Perhaps operating on the well-known premise that a couple that preys together, stays together, the two apparently remain married to this date, and both were indicted together, as were four others.
This was no one-off offense, like a solitary bank robbery. This was crime on a massive, industrial, assembly-line scale. There are, in this indictment:
- Six defendants,
- Seven different federal crimes charged,
- 27 counts in the indictment, involving
- 800 illegal migrants, resulting in
- $20 million in ill-gotten gains to be forfeited.
The scale is breathtaking, and the feds' ignorance of it for years is as if the Confederacy had not noticed Sherman's march to the sea.
The seven crimes are: visa fraud per se, conspiracy to commit visa fraud, aggravated identity theft, international money laundering, making false statements to the Small Business Administration per se, conspiracy to make such false statements, and unlawful procurement of naturalization.
The indictment closes with a list of "assets [that] are proceeds of the offenses charged here or property involved in the offenses charged herein and are therefore subject to forfeiture."
The list includes a 2010 Mercedes 400S sedan, three pieces of real estate, and 29 bank accounts held by the defendants and companies that they control. The total value of all this swag is noted as $20.7 million, but there are no statements about the size of each individual asset.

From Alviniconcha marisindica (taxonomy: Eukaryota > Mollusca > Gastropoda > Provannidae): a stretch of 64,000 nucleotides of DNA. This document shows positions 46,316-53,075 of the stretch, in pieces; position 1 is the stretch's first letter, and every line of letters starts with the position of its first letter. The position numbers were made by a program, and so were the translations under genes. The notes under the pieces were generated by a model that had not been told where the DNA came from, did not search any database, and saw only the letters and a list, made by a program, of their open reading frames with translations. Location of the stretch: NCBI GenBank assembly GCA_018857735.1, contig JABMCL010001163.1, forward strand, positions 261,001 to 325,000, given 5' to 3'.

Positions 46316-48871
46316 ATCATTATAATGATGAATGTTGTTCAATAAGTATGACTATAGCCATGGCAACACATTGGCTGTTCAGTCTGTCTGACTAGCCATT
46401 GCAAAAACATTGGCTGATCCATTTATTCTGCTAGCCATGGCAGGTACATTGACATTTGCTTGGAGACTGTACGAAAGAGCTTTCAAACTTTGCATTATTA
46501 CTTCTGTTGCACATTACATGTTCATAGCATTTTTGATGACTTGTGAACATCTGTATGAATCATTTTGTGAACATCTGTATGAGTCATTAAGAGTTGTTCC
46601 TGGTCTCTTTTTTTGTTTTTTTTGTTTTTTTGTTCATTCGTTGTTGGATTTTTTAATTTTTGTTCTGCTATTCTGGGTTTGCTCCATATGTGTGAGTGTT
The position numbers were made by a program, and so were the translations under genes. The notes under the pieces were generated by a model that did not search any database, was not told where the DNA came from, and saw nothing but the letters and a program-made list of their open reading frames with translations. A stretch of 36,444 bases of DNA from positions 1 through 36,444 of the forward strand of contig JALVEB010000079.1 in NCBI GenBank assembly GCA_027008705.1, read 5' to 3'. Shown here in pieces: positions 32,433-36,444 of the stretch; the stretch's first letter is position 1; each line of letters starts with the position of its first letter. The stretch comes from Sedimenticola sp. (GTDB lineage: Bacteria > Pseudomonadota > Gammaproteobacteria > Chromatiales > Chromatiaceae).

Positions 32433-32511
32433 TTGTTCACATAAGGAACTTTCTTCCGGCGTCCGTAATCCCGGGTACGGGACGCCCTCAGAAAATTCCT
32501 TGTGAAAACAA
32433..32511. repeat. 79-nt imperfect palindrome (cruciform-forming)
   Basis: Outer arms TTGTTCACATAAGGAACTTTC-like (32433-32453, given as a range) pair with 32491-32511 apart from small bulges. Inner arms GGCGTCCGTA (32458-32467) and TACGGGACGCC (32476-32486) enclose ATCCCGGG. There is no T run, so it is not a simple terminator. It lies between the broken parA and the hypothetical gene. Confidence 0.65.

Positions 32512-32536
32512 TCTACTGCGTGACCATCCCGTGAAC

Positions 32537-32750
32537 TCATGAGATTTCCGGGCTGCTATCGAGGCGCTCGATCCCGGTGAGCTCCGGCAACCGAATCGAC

Amongst all this immigration-related financial fraud there are some purely immigration matters. Kosuri's wife and another defendant, Sanchita Bhattacharya, are both charged with unlawful procurement of naturalization; if they are convicted of these charges they would cease to be citizens and would be subject to possible deportation. Kosuri's brother-in-law, Vikrant Jharia (brother to Smriti), who joined his sister in Virginia in an act of chain migration, may also be illegally in this country (the indictment is often vague about such things); he certainly is charged with committing immigration fraud regarding other aliens.